Iran Rejects G7 Allegations, Calls Them “Baseless”
Tehran has rejected on Saturday what it describes as “baseless” G7 allegations while accusing Tel Aviv of engaging in a conspiracy in a bid to undermine Iran. It’s worth mentioning that Iran’s antagonistic response came after the G7 accused Tehran of having links to the July 29 attacks on MT, Mercer Street, an oil products tanker managed by a firm owned by an Israeli billionaire.
“We strongly condemn the baseless statement by the foreign ministers of the G7 and the European Union’s high representative for foreign affairs in which they have directed baseless accusations at the Islamic Republic of Iran,” foreign ministry spokesman Saeed Khatibzadeh said in a statement.
The allegations and the attacks are scenarios manufactured by the Zionists with “notable timing”, he said, as they came before President Ebrahim Raisi took the oath of office.
On Friday, the G7 countries have called on Iran to halt its provocative action and to respect relevant UN resolutions. Moreover, the group stated that Iran’s actions, including its support for proxies in the region, pose a threat to the international community.
Yair Lapid, the Israeli Foreign Minister, has praised the G7 statement, claiming that Tehran is behind multiple terror attacks in the region.
“Iran isn’t just an Israeli problem, it’s a global problem. It’s time for the world to hold the Iranian regime to account,” Lapid said.
Likewise, the Israeli Defense Minister Benny Gantz called US President Joe Biden and thanked him for what he described as an “efficient American leadership”.
It’s noteworthy that the G7 statement came after pressures from the US because Japan despite being an owner of the tank, refused to condemn Iran’s attacks. Tokyo was reluctant to lose its economic ties with Tehran.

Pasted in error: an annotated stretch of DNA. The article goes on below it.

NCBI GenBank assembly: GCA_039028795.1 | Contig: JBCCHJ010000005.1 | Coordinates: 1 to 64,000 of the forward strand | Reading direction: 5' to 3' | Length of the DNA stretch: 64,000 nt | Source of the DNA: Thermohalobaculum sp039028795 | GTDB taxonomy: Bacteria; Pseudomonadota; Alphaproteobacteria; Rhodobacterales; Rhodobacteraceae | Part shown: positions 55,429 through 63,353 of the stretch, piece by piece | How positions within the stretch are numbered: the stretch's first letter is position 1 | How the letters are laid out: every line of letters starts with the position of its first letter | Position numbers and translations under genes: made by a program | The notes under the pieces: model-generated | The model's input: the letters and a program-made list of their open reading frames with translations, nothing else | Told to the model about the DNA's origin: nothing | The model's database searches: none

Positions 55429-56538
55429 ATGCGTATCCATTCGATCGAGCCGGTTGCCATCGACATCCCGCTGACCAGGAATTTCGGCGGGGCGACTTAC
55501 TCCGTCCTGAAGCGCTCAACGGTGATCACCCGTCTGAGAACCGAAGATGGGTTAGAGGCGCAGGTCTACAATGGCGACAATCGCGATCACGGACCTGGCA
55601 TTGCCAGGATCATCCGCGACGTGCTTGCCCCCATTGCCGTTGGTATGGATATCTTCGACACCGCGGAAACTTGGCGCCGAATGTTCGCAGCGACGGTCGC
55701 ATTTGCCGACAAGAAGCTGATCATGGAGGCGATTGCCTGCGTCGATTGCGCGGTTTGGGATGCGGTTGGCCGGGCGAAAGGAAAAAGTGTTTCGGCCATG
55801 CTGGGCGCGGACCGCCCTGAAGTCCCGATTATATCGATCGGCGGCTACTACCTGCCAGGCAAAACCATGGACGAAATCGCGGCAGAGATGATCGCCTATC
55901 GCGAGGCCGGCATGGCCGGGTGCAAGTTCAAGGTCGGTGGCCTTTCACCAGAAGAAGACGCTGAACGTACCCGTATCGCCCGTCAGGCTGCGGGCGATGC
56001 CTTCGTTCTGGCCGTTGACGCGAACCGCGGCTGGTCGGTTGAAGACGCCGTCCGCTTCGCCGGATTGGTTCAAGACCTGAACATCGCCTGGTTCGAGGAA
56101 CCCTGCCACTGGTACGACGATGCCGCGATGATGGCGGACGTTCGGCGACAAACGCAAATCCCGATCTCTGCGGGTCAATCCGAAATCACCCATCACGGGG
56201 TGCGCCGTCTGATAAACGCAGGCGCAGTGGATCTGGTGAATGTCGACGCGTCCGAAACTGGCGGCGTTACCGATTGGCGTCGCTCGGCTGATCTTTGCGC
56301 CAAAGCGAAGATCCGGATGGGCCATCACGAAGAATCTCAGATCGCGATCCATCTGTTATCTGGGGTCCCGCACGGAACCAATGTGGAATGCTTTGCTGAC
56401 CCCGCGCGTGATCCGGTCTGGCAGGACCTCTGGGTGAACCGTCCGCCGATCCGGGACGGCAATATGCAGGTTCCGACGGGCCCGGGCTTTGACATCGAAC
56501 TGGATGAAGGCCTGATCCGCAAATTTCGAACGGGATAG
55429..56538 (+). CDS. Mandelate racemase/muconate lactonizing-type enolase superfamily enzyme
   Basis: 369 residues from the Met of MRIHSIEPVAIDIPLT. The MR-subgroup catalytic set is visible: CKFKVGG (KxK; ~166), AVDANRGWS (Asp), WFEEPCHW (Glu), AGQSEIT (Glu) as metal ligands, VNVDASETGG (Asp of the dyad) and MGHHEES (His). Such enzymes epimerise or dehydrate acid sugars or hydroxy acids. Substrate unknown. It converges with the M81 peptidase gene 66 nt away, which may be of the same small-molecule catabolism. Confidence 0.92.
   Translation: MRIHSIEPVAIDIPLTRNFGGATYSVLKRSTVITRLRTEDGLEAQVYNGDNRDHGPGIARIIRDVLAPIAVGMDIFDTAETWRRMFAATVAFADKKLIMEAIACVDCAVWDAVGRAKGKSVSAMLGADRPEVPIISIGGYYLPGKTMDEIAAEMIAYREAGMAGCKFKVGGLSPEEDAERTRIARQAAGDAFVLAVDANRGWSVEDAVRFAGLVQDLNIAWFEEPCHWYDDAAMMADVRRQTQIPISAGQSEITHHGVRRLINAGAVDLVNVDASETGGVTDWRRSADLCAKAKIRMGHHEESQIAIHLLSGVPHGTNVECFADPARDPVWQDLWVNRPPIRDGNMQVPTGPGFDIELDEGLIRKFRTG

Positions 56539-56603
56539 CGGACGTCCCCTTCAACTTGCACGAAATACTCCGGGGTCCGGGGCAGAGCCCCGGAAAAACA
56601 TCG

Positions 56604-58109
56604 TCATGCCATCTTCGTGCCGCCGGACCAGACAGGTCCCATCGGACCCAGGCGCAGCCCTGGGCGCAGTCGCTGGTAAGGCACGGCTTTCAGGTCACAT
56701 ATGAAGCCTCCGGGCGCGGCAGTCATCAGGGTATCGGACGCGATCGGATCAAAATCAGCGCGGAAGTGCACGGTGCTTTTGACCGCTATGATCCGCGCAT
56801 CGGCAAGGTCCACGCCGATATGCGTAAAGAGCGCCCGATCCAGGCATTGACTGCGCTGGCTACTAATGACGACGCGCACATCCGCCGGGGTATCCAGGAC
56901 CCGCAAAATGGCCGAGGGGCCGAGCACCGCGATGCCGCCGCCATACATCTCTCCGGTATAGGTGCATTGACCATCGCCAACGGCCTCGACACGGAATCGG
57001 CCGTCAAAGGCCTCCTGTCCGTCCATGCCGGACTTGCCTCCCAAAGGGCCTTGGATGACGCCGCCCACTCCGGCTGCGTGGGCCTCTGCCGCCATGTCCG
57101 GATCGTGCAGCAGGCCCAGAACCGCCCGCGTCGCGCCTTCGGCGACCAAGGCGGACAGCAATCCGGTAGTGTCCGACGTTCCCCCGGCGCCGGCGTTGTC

From friends to foes
Despite the latest escalation, Tel Aviv and Tehran were once strong allies. Iran is among the first countries to recognize the state of Israel. The Shah regime (the 1950s) in Iran adopted a pro-Israeli foreign policy, as both states aimed to curb the spread of Pan-Arabism in the Middle East region (MENA).
The birth of the 1979 revolution altered this close connection, yet the strategic interests of both states intersected. The Iran-Iraq war prompted Israel to provide Tehran with military assistance. As a country that prioritizes national security over other matters, sidelining ideological conflicts, it had with Iran, it was necessary to curb the influence of Iraq.
Nevertheless, the end of the cold war marked the onset of a prolonged conflict between Tehran and Tel Aviv. To elaborate, the collapse of the Soviet Union and the defeat of Saddam Hussein in 1991 eliminated the two main foes for Israel and Tehran. In other words, there were no reasons to resume relations.
At the same time, Israel started to develop relations with the Arab states, and the only country that seemed to challenge Israeli superiority in the region was Iran.
Nora Maher, Professor at the British University in Egypt, argues that the onset of the Arab Spring, in addition to the rise of Iran in the MENA region, paved the way for better relations between the Arab countries and Israel to counter the so-called Iranian threat.
“The spread of Iranian influence in the region has strengthened Israel’s security, and fostered an unprecedented open rapprochement with the Gulf regimes,” writes Maher.
“The challenge for Israel, however, lies in how to continue exporting Iran’s scarecrow to the Gulf States while at the same time encircle Iran’s influence and near-border nuclear and missile activities, therefore, keeping the Iranian threat” at a distance from the Israeli borders,” Maher added.